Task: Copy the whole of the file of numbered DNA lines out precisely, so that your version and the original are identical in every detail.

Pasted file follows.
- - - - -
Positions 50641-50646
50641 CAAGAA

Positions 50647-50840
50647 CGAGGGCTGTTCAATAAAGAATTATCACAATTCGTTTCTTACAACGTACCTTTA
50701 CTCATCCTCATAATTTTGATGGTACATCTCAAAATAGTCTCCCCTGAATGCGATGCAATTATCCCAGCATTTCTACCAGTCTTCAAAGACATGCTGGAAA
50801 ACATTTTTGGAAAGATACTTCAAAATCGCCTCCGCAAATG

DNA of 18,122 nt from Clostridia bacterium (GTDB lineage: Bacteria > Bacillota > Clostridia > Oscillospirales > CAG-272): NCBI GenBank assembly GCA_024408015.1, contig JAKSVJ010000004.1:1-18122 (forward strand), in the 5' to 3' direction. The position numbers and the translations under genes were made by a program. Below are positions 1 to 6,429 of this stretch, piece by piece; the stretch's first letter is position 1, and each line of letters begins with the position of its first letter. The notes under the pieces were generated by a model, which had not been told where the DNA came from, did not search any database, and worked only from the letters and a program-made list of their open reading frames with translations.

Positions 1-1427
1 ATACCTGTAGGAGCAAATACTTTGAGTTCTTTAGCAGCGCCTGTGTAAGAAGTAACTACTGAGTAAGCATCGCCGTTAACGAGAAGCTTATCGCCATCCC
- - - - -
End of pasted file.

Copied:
Positions 50641-50646
50641 CAAGAA

Positions 50647-50840
50647 CGAGGGCTGTTCAATAAAGAATTATCACAATTCGTTTCTTACAACGTACCTTTA
50701 CTCATCCTCATAATTTTGATGGTACATCTCAAAATAGTCTCCCCTGAATGCGATGCAATTATCCCAGCATTTCTACCAGTCTTCAAAGACATGCTGGAAA
50801 ACATTTTTGGAAAGATACTTCAAAATCGCCTCCGCAAATG

DNA of 18,122 nt from Clostridia bacterium (GTDB lineage: Bacteria > Bacillota > Clostridia > Oscillospirales > CAG-272): NCBI GenBank assembly GCA_024408015.1, contig JAKSVJ010000004.1:1-18122 (forward strand), in the 5' to 3' direction. The position numbers and the translations under genes were made by a program. Below are positions 1 to 6,429 of this stretch, piece by piece; the stretch's first letter is position 1, and each line of letters begins with the position of its first letter. The notes under the pieces were generated by a model, which had not been told where the DNA came from, did not search any database, and worked only from the letters and a program-made list of their open reading frames with translations.

Positions 1-1427
1 ATACCTGTAGGAGCAAATACTTTGAGTTCTTTAGCAGCGCCTGTGTAAGAAGTAACTACTGAGTAAGCATCGCCGTTAACGAGAAGCTTATCGCCATCCC